According to the South Africa Strategy Plan (NSP) on HIV, TB and STIs (SANAC n.d.), an estimated 270 000 people became newly diagnosed with HIV and the 2015 estimate of new TB cases was 450 000. An estimated 64 000 total deaths due to TB infection were reported in 2019 in South Africa (WHO 2019). The Western Cape province in 2016 recorded 74.6% of PLHIV co-infected with TB (Massyn, Pillay & Padarath 2019) with the Cape Town district recording 81.1% of the total co-infections of HIV with TB patients on ART in the province (Massyn et al. 2018). According to the WHO Global Tuberculosis Report: South Africa in 2018, 104 625 HIV with TB cases were recorded (WHO 2019). According to UNAIDS, in 2019, less than half (49%) of the estimated 815 000 people living with HIV who also have TB disease were reported to be receiving both HIV treatment and TB treatment (UNAIDS 2020).

Adherence to concurrent TB treatment and ART amongst co-infected persons is a major barrier to successful treatment outcomes (Mazinyo et al. 2016). The burdens of taking tablets, length of treatment, maintaining secrecy of HIV with TB condition, patient-provider relationship, patient-household interaction, alcohol intake and stigma still remain inevitable challenges faced by people living with HIV co-infected with TB (Mandimika & Friedland 2020; Mbunyuza 2020). Most PLHIV co-infected with TB have identified treatment fatigue related to pill burden as a major barrier to their medication adherence (Mazinyo et al. 2016). To overcome medication non-adherence among these patients, proper adherence counselling is required (Ndwiga, Kikuvi & Omolo 2016). It is required that such counselling should be conducted by an appropriately trained, mentored and supervised counsellor or healthcare worker (South Africa Department of Health 2015). Although continuous adherence counselling is identified as important to enhance medication adherence (Southern African HIV Clinicians Society n.d.), the number of quality healthcare personnel to offer proper counselling remains a barrier (Mahtab & Coetzee 2017). HIV with TB adherence can be further aggravated by having insufficient disease knowledge, thus adherence counselling services by nurses can bridge such a knowledge gap. Already the clock is ticking for us to reach the ambitious new 2025 targets for TB and HIV laid out in the new Global AIDS Strategy for 2021-2026 (End Inequalities. End AIDS. Global AIDS Strategy 2021-2026). Adherence counselling by all the cadre of nurses will facilitate reaching the target. Therefore, the aim of this study was to explore and describe the perceptions of nurses regarding the adherence-counselling skills of PLHIV co-infected with TB in a health sub-district of Cape Town.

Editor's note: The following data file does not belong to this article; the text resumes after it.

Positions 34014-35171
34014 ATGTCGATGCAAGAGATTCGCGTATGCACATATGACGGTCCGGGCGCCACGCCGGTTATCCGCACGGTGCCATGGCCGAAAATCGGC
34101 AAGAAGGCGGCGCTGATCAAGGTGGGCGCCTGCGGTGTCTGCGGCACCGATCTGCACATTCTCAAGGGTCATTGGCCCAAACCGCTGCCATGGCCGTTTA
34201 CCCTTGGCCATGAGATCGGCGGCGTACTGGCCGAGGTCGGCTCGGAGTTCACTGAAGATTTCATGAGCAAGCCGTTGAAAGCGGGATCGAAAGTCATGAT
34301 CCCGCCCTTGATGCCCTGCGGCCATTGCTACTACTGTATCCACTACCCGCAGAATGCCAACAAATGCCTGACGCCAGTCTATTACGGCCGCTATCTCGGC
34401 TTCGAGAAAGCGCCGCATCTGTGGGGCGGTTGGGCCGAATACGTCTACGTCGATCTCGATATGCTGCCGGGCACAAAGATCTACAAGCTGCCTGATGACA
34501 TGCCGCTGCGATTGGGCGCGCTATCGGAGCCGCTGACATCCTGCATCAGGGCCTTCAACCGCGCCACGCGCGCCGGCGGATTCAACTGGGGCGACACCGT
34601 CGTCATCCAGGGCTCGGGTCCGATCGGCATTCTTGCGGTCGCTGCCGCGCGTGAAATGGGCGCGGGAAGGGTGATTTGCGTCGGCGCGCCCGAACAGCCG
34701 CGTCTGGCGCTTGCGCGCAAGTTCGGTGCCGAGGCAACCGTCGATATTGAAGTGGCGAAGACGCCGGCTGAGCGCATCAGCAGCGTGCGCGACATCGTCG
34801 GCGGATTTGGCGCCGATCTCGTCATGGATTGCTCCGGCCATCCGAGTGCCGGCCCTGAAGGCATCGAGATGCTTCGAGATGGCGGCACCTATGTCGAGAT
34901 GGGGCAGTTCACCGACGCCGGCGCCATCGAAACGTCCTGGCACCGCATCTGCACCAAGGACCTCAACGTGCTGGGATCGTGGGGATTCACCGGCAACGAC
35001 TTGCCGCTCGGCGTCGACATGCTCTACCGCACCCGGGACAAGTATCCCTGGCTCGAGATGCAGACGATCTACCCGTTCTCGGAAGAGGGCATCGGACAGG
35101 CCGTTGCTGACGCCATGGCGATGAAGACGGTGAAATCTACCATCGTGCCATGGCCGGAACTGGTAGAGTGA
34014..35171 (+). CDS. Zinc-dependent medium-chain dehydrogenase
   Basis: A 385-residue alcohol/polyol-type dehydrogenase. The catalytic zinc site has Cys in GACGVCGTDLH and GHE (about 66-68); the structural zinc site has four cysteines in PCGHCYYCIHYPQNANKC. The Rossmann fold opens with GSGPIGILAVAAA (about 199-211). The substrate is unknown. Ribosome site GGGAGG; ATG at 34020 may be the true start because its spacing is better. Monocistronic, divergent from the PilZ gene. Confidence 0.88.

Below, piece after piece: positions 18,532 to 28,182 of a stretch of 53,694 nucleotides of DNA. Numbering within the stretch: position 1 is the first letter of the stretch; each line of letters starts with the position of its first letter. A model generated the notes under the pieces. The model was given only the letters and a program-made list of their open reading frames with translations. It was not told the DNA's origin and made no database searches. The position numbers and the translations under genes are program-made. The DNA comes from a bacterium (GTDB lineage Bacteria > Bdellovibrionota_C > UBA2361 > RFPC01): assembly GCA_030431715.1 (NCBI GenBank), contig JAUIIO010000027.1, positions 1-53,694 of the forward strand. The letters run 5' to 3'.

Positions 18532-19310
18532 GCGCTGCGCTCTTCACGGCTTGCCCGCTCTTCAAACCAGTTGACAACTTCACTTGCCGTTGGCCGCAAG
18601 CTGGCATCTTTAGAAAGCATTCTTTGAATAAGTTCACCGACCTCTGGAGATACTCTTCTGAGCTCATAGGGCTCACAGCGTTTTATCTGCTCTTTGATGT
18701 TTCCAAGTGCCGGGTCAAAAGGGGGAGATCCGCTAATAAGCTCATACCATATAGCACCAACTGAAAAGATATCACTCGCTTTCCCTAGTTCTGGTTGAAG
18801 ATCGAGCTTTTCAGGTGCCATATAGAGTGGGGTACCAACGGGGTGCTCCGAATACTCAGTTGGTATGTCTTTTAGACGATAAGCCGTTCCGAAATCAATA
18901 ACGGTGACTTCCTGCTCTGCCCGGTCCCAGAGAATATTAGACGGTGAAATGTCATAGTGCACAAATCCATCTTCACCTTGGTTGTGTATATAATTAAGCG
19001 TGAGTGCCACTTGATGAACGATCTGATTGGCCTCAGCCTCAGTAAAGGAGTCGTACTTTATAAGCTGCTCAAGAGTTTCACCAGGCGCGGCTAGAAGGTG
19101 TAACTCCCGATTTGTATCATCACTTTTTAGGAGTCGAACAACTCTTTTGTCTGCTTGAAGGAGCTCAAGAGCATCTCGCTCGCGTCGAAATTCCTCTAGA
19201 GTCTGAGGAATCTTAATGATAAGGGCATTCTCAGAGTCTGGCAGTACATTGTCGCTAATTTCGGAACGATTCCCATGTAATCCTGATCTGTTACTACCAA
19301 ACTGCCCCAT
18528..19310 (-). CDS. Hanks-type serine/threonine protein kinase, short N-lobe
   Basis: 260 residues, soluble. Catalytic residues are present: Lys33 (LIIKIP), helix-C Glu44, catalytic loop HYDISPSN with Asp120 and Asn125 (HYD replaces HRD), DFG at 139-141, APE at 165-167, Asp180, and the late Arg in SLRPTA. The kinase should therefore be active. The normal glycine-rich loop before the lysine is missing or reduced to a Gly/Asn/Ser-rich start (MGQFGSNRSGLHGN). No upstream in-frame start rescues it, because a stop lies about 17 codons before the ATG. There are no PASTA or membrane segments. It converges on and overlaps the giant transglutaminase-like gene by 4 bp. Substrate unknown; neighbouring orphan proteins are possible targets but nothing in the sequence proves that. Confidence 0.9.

Attempts have been made at scientific and policy levels to improve the health outcomes of PLHIV co-infected with TB, including improving the adherence-counselling services offered to them. One such policy is shifting the task of patient adherence counselling to nurses and lay counsellors or community health workers. Task shifting roles of both nurses and lay counselors should be clearly defined because the lay counselors are responsible for different counseling tasks at the Community Health Care Centers (CHCs). Although task-shifting is practised in some CHCs between the adherence counsellors and the nurses, the nurses are not trained in adherence counselling as the adherence counsellors are (Fernando & Msf 2016).

Phetlhu et al. (2018) acknowledged that most of the nurses have insufficient knowledge and skill to provide TB and HIV-integrated care on certain aspects stipulated in the treatment guidelines such as medications, counselling, intensive case findings and management of multidrug-resistant TB. Also, nurses who had been working as TB nurses identified the need to become counsellors considering the increasing number of TB patients that required HIV counselling (Njozing et al. 2011).

TB with HIV counselling skills remain critically inadequate as this has been identified by nurses with the integrated treatment of PLHIV co-infected with TB. TB with HIV adherence-counselling services provided by nurses designed to enhance patient compliance remain inadequate.